Editor Roundtable: The Muppet Christmas Carol Show Notes

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The Roundtablers know what the Dickens they’re doing this week as they pay a ghostly visit to The Muppet Christmas Carol, the 1992 music-and-puppets version of the classic scary Morality tale, with screenplay by Jerry Juhl based on the story by Charles Dickens. Visit us on Twitter @StoryGridRT and let us know what you think of our analysis.

You can find the Foolscap Global Story Grid here.

The Story

Here’s a synopsis of the movie, adapted from Wikipedia.

It is Christmas Eve, and Charles Dickens (played by Gonzo the Great) and his friend Rizzo act as narrators to tell the story of Ebenezer Scrooge, a surly money-lender played by Michael Caine, who does not share the merriment of Christmas with his fellow nineteenth century Londoners. Scrooge rejects his nephew Fred’s invitation to Christmas dinner, dismisses two gentlemen collecting money for charity, and tosses a wreath at a carol-singing bunny named Bean.

His loyal employee Bob Cratchit and the other bookkeepers request to have Christmas Day off since there will be no business for Scrooge on the day. He reluctantly agrees, saying they should arrive all the earlier on the day after Christmas. Scrooge leaves for home while the bookkeepers celebrate Christmas.

Once at his home, Scrooge encounters the ghosts of his late business partners, Jacob and Robert Marley, who warn him to repent his wicked ways or he will be condemned in the afterlife like they have been. They inform him that three spirits will visit during the night.

At one o’clock, the childlike Ghost of Christmas Past appears, and she takes him back in time. Dickens and Rizzo hitch a ride too. They visit Scrooge’s lonely school days, and then his time as an employee under Fozziwig (Mr. Fezziwig from the original story, played by Fozzie Bear), who owned a rubber chicken factory. Fozziwig and his mother throw a Christmas party. Scrooge attends and meets a young woman named Belle, whom he falls in love with. However, the Ghost shows Scrooge how Belle left him when he chose money over her. A tearful Scrooge dismisses the Ghost as he returns to the present.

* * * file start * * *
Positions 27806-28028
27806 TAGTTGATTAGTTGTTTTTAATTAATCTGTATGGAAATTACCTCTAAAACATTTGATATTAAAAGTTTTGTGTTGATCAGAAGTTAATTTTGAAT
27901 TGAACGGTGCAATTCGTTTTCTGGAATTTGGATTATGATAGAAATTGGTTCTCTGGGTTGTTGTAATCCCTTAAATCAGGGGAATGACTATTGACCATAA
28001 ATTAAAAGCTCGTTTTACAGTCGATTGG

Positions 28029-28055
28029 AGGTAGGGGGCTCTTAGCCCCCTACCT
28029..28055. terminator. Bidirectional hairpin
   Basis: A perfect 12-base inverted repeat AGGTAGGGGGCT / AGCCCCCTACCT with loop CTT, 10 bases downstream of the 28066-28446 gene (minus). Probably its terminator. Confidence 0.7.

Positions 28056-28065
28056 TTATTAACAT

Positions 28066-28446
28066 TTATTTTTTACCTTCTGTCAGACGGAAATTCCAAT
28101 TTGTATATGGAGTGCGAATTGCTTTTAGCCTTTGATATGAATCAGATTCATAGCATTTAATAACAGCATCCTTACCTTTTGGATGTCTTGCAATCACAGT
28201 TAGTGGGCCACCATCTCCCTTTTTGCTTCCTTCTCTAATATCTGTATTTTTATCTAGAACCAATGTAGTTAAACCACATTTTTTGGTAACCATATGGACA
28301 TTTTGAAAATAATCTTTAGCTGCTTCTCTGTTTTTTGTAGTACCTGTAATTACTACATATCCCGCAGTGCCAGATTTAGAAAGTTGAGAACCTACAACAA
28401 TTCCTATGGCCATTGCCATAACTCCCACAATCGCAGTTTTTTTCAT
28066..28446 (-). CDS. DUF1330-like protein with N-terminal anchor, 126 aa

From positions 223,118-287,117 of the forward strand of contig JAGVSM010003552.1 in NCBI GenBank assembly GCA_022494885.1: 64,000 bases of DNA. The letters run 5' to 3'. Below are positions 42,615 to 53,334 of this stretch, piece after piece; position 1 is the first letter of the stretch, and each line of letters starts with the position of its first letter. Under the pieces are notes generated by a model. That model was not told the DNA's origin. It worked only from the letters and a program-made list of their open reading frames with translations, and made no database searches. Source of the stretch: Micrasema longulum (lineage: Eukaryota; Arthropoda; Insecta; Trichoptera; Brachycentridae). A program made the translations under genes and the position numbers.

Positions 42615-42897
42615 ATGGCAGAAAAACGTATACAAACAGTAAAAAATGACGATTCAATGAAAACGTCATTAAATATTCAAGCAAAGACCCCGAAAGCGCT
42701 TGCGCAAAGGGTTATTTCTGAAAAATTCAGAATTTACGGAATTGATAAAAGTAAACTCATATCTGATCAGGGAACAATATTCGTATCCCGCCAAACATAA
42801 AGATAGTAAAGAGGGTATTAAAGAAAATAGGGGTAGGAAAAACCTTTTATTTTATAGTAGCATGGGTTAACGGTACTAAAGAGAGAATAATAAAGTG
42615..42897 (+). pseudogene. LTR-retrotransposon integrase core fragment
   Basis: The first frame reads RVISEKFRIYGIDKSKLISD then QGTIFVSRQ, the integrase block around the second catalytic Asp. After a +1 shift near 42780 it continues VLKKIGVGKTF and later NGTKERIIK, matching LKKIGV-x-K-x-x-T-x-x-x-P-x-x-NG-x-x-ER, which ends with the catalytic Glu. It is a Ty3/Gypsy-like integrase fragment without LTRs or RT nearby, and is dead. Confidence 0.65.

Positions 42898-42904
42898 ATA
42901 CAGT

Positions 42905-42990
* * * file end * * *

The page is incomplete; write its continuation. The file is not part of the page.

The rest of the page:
At two o’clock, Scrooge meets the gigantic, merry Ghost of Christmas Present, who shows him the joys and wonder of Christmas Day. Scrooge and the Ghost visit Fred’s house, where the party’s attendants make fun of the money-lender. Scrooge and the spirit then visit Bob Cratchit’s house. They learn that Cratchit’s family is surprisingly content with their small dinner. Scrooge feels pity for Bob’s ill son, Tiny Tim. The Ghost of Christmas Present abruptly ages and comments that Tiny Tim likely won’t survive until next Christmas. Scrooge and the Ghost go to a cemetery, where the latter fades away, informing Scrooge that the Ghost of Christmas Yet to Come will arrive shortly.

A fog fills the cemetery, revealing the third Ghost, who appears as a tall, silent, cloaked figure. Dickens and Rizzo abandon the audience to avoid being frightened, and the Ghost takes Scrooge into the future.

Scrooge and the Ghost observe a group of businessmen discussing the death of an unnamed colleague. They laugh and say they would attend the funeral only if lunch is provided. In a den, Scrooge recognizes his charwoman, laundress, and the local undertaker trading several stolen possessions of the deceased to a fence named Old Joe.

The Ghost transports Scrooge to Bob’s house, where Scrooge learns that Tiny Tim has died. Scrooge is returned to the cemetery, where the Ghost points out his own grave. The penny drops, and Scrooge realizes that he is the man who had died. Scrooge decides to change his ways and asks for the opportunity to change.

Awakening in his bedroom on Christmas Day, Scrooge decides to surprise Bob’s family with a turkey dinner, and ventures out with Bean, Dickens, Rizzo, and the charity workers to spread happiness and joy around London. Scrooge goes to the Cratchit house, at first putting on a stern demeanor, but reveals he intends to raise Bob’s salary and pay off his mortgage. Dickens narrates how Scrooge became a second father to Tiny Tim, who escaped death. Scrooge, the Cratchits, and the neighborhood celebrate Christmas.

The Six Core Questions

Read about an Editor’s Six Core Questions here.

1. What’s the Global Genre? Morality > Redemption

Kim

The Muppet Christmas Carol’s global genre is the internal genre: Morality > Redemption. The global value is Selfishness to Altruism. The full range of value is selfishness masked as altruism to selfishness to putting one person’s needs ahead of self to putting the tribe’s need ahead of self to self-sacrifice for all of humanity. In this story, Scrooge moves from selfishness to putting the tribe’s needs ahead of self.

Additional Comments 

The external genre is Horror > Supernatural. There are significant Society elements, but the main story is Scrooge’s Redemption, and the ghosts are the vehicle for that. Society is more of a subplot or setting that emphasizes the power divide between rich and poor. You could make a case that a revolution happens when Scrooge chooses to change and shares power (through wealth) with others in his city, but again this is a rich subplot rather than the main external genre.